Chinese actress Fan Bingbing cries real tears after filming an emotional scene for the film East Wind Rain in Shanghai in 2009. All photos by Rian Dundon.

My 9 Months on the Road With Fan Bingbing, China’s Biggest Movie Star

A decade before her disappearance, the Angelina Jolie of China hired me as her tutor. I got a crash course in China’s dizzying celebrity-industrial complex.

As a figurehead of the Middle Kingdom’s wishful dalliance with Hollywood hit making, Bingbing’s crossover to international superstardom seemed inevitable.

Tall, with a slender jaw, a smooth complexion, aquiline nose, and cavernous coal-black eyes, Fan Bingbing was alluring and powerful, a fitting avatar for the material yearnings of China’s emergent middle class.

Left: Fan Bingbing waiting outside her Shanghai villa for a chauffeured Mercedes in Shanghai, 2009. Right: Fan Bingbing’s personal assistant poses with a prototype for a new line of collectable children’s dolls based on the actress’ film and TV characters in Shanghai, 2009.
Crowds gather during a promotional appearance by Fan Bingbing at the Juhao Lighting Electric Appliance company in Taiyuan, Shanxi Province, China 2008.
An actor poses for photos on the set of the Fan’s Studio-produced TV soap opera ‘The Last Night of Madam Chin’ in Shanghai, in 2009.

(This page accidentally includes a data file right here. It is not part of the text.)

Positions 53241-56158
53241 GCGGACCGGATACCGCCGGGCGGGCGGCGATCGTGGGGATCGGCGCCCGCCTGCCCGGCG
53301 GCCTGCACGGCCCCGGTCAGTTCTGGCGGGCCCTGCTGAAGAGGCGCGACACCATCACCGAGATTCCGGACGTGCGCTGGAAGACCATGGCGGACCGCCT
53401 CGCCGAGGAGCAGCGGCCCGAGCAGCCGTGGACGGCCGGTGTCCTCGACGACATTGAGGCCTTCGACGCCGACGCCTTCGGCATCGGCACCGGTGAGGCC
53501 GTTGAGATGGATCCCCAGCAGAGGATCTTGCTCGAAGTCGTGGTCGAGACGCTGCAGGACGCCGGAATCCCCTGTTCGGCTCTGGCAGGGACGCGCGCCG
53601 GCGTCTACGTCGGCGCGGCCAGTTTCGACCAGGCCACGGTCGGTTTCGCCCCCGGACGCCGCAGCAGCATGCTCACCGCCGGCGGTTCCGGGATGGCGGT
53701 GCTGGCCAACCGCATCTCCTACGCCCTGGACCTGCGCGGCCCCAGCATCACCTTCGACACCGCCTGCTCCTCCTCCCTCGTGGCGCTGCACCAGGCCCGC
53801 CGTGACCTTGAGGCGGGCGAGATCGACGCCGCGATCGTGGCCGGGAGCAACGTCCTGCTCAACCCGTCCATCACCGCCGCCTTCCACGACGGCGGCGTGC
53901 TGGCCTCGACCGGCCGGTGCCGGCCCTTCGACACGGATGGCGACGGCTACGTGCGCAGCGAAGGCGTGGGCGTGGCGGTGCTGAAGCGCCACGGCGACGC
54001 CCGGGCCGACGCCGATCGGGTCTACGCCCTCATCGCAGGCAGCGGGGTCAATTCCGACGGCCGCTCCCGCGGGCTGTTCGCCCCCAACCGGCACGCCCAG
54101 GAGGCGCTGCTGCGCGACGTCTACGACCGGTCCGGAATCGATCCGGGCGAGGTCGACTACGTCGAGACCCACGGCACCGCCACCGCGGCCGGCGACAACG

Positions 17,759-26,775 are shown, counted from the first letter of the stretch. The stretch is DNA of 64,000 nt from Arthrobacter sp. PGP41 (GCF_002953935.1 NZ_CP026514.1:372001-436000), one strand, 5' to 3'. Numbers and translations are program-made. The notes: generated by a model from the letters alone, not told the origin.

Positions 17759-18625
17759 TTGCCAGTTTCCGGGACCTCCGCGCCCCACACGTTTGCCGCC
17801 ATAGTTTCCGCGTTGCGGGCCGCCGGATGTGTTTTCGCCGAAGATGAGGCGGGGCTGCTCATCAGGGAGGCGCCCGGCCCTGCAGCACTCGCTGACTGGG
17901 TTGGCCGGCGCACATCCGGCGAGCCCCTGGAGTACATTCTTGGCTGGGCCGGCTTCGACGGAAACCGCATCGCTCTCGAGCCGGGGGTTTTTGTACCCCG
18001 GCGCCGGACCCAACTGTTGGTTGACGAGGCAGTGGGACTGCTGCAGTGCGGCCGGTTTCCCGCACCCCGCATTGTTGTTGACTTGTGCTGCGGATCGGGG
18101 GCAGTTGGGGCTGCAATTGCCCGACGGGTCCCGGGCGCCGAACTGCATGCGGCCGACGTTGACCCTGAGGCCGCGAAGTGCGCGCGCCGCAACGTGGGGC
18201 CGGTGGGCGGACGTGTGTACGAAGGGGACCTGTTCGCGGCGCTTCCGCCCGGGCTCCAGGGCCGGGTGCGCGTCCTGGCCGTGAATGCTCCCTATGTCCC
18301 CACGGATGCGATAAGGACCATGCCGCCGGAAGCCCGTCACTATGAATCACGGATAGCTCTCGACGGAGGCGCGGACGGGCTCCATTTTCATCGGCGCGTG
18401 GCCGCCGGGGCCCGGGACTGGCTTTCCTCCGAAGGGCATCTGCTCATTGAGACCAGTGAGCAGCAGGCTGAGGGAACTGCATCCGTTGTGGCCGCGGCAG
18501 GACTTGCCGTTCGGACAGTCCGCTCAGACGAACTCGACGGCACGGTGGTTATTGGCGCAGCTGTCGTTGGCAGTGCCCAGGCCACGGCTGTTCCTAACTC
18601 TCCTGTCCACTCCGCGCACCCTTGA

Fan Bingbing appears alongside American director Oliver Stone in the popular Beijing fashion magazine iLook, in Shanghai, 2009.
Bingbing downs a quick meal of street barbecue in her trailer between takes on the set of the Hong Kong action flick Bodyguards and Assassins in Shanghai, in 2009.
Last minute makeup adjustments on the set of the Zhang Ziyi-produced romantic comedy Sophie’s Revenge in Beijing, in 2008.

I was treated like part of the family, or at least as a member of Bingbing’s inner circle. Clearly, I was serving as some kind of selling point.

The actress dances for her fellow set workers between takes while filming her TV soap opera The Last Night of Madam Chin in Shanghai, 2009.

I began to understand what Chinese workplace hierarchy really meant.

Left: Exhausted TV extras sleep between takes at an all-night location shoot at a nightclub in Shanghai, 2009. Right: Sea cucumber is served at a client’s banquet, thrown to honor Fan Bingbing’s arrival for a marketing event in Shenzhen, China in 2009.
Bingbing’s personal assistant Lan Lan waits in attendance while the star goes over English study materials in her trailer on set in Shanghai, in 2009.

Beijing is not West LA, and a Chinese actress, no matter how many times she poses for photos with Will Smith or Jessica Chastain, is still beholden to the Communist Party.

Fan Bingbing.

Photographer + writer. Former Timeline picture editor.

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